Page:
In the current issue of Education Next appears a summary by Robert Pondiscio of the philosophy and practice of Edutopia, George Lucas’ visionary project to “spread the word about ideal, interactive learning environments and enable others to adapt these successes locally.”
Edutopia presents its pedagogy as cutting-edge and innovative, and its motto, “What Works in Education,” suggests a hard focus on evidence and feedback and outcomes. Within the article, though, appears a statement by the former executive director of the George Lucas Educational Foundation, Milton Chen, that sounds more like an a priori principle than an idea derived from experience. Edutopia has six “Core Principles” which “can be summarized in six words,” says Chen. “‘School life should resemble real life.'”
That’s a sweeping assertion, and it carries within it far-reaching premises about the purpose of school, the relation of classrooms to workplaces and leisure spaces, the relevance of curricula, and the relation of the learning process to the activation of knowledge and skills after graduation. I’ve shared a podium with Dr. Chen before, and he appears a sober and conscientious educator. But this firm declaration of what is, in fact, a complex and debatable belief seems contrary to the flexible, free-ranging, “what works” outlook the organization espouses.
Pondiscio reveals the long foreground of the “real life” approach to the classroom (Kilpatrick and Dewey), and it’s worth recalling the irony of progressivist expounders speaking so fervently about not being retrograde and traditional in terms that are 100 years old.
We should add to that observation a simple question: Why? Why should a classroom be like real life?
Pose the question and two problems arise.
First of all, we presume that “real life” educators don’t want all of real life in the classroom, only chosen elements of it. The real life of teenagers includes conspicuous consumption, peer pressure, puerile songs, movies, videos, and TV shows, 3,000 text messages per month purveying gossip, bad jokes, and hourly updates on trivial movements and happenings, financial hardships, and sexual confusions.
Real-life educators get around the juvenile and pressing aspects by drawing on the tools and better contents of those happenings, say, by using Facebook in collaborative projects. Even if we accept the possibility of doing so effectively, though, we must revise the principle, qualifying “real life” by removing its damaging and stultifying elements. A method of selection must follow, which includes making stern judgments of youth culture, adolescent taste, and the social lives of teens and tweens–precisely what progressivist approaches shy away from.
Second, we must assume that in order to fulfill duties and perform well in post-graduate life, students must complete the same assignments in class that they will have to complete on the job and as responsible citizens. For instance, because many of the burdens of adulthood involve reading informational texts ranging from the newspaper to business correspondence to voting ballots to scientific reports, the English classroom should raise the portion of informational texts on the syllabus–fewer novels and more op-eds. Because many will enter workspaces requiring group endeavors, teachers should assign more collaborative projects.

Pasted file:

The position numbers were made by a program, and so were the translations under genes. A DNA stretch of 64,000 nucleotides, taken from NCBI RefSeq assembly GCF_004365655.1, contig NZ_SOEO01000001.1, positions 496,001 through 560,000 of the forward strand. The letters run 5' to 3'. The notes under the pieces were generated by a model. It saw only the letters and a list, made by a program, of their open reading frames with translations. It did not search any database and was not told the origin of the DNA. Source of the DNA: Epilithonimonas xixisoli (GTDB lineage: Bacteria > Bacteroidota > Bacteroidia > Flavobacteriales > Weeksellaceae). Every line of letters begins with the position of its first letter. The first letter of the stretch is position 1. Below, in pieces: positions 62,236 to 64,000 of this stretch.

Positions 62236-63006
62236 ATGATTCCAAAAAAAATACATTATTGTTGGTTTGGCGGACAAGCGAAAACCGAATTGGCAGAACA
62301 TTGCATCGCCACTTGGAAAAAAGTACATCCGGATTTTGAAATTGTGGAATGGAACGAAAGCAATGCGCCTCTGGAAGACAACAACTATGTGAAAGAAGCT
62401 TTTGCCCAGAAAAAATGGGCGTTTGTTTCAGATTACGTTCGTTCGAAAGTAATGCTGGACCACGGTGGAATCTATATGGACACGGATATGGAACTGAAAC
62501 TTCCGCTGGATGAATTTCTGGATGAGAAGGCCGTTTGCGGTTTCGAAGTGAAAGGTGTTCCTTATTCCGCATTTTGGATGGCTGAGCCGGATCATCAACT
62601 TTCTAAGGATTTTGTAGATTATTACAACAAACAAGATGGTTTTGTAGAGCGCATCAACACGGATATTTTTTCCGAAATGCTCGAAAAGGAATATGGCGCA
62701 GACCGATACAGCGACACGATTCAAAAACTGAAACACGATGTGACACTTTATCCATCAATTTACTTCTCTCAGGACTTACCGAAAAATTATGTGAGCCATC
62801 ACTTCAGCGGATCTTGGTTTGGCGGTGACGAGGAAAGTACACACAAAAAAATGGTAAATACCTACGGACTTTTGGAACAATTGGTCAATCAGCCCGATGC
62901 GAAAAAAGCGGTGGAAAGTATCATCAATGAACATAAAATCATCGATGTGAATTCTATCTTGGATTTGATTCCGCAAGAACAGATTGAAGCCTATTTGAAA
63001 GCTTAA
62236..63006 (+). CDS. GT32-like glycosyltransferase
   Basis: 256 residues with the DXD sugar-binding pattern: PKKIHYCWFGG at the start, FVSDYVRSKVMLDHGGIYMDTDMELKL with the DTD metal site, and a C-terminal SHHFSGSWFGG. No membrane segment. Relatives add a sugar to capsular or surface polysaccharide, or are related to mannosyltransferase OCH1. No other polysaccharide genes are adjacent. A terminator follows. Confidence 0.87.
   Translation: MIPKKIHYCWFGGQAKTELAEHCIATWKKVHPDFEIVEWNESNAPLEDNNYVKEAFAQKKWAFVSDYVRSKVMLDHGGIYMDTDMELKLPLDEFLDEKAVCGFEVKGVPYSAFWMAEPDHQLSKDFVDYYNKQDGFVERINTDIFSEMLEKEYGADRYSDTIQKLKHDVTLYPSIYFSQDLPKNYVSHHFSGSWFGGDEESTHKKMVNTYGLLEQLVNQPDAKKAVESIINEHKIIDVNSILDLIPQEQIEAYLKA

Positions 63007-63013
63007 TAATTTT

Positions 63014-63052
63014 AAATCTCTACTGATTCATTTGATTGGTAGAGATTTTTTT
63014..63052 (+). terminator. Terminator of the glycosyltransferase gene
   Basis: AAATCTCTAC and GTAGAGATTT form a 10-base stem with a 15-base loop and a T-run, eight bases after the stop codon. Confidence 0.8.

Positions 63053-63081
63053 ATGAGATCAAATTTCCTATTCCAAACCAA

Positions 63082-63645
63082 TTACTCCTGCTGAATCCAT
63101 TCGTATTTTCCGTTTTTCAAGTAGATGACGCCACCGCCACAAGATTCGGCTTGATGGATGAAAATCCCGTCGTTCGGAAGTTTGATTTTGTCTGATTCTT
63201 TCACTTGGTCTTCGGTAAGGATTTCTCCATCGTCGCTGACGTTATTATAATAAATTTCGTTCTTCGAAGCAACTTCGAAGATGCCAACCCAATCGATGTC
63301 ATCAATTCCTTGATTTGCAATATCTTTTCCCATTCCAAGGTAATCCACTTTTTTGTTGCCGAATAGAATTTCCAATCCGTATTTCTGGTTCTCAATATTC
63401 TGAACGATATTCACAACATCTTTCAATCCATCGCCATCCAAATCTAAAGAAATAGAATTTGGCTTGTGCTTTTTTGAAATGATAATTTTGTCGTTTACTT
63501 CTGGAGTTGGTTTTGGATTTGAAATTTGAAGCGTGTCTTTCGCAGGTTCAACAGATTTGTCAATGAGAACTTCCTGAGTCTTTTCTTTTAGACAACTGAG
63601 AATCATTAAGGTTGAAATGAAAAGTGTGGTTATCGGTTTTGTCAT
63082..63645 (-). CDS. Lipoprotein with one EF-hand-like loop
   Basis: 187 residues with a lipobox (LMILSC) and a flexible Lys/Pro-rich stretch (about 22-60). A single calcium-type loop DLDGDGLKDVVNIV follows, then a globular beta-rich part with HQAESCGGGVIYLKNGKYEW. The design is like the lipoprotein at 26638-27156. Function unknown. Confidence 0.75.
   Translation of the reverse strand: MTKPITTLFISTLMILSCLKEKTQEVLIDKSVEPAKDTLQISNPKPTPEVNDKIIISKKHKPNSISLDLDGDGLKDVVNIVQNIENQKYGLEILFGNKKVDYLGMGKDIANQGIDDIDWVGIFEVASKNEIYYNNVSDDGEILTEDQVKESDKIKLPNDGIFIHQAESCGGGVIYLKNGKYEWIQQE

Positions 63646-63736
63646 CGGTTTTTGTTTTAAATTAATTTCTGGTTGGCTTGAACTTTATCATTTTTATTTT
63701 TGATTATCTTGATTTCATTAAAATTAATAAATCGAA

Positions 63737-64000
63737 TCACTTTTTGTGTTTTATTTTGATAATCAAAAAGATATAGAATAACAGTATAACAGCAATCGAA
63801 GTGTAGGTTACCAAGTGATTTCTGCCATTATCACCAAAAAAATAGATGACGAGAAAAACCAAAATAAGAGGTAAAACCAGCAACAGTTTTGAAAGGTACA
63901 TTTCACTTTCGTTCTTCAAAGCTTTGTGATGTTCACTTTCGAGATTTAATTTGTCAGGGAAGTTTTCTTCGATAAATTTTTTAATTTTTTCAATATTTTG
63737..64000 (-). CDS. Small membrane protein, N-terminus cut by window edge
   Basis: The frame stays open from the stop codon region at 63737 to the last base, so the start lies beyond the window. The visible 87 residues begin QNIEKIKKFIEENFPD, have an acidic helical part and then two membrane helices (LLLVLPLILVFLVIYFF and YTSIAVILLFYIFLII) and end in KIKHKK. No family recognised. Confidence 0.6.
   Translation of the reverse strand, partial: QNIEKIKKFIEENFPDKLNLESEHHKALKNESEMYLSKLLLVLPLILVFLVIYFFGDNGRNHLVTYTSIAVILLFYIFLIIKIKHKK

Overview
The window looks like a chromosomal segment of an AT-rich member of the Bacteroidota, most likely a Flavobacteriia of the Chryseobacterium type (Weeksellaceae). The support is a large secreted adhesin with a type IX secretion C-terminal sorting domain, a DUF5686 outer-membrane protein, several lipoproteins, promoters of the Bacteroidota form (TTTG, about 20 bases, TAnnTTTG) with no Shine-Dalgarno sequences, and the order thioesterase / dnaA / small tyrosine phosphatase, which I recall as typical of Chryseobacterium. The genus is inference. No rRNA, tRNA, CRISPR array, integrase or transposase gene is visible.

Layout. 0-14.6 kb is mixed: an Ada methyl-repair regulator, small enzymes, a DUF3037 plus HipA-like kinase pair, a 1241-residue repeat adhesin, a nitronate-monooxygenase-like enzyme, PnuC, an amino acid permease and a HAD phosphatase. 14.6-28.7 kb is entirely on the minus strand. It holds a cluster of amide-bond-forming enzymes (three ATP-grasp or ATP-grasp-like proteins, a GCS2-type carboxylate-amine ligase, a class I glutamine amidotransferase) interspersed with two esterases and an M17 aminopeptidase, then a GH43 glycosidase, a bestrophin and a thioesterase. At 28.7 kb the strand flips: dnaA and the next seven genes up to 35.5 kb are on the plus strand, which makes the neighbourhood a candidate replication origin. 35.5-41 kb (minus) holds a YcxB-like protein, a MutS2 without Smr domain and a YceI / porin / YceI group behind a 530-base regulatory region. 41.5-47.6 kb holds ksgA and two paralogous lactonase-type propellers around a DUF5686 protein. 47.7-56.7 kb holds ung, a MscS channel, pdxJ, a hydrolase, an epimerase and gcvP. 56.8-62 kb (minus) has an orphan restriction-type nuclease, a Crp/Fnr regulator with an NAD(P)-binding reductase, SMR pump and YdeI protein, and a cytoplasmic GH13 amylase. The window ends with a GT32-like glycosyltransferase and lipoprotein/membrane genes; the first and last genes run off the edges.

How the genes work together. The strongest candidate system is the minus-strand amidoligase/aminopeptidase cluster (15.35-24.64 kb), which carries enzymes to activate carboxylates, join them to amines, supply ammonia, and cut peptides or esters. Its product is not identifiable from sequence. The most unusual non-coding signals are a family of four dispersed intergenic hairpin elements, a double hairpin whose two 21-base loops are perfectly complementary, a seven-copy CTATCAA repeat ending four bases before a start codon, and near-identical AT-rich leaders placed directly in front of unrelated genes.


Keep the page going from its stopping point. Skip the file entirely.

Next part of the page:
A big assumption here. It is that the best preparation for doing something is doing it. The best way to learn to write business correspondence at age 30 is by writing lots of business correspondence a age 17. But this is to identify the completed product with the tools, the skills and knowledge, needed to do it. In truth, they are not the same. The ability to write a careful piece of business correspondence or an abstract of a scientific report is enhanced by a reservoir of vocabulary and an acquaintance with different styles of prose, and much of the vocabulary and many of the styles will never, ever make it into the letter or abstract. Nonetheless, learning them at age 17 will improve the individual’s ability to write the latter at age 30.
Think of it on the sports analogy. What sport is mastered simply by playing the sport? None of them. To improve in football or baseball or tennis or soccer, you lift weights and stretch daily, even though weightlifting and stretching are not practiced on the playing field. The principle is simple: at least part of training involves exercises not repeated in the game. One doesn’t hear football players in the weight room complaining, “Man, why do we have to do any more curls–this isn’t football!”
The “real-life” premise, though, says the same thing. It repeats the old demand for relevance. What this premise needs is to become the object of Edutopia’s own core principles, including “Integrated Studies,” which highlights “Creativity, adaptability, critical reasoning.” Let’s put “School life should resemble real life” under the microscope of “critical reasoning” and see what happens.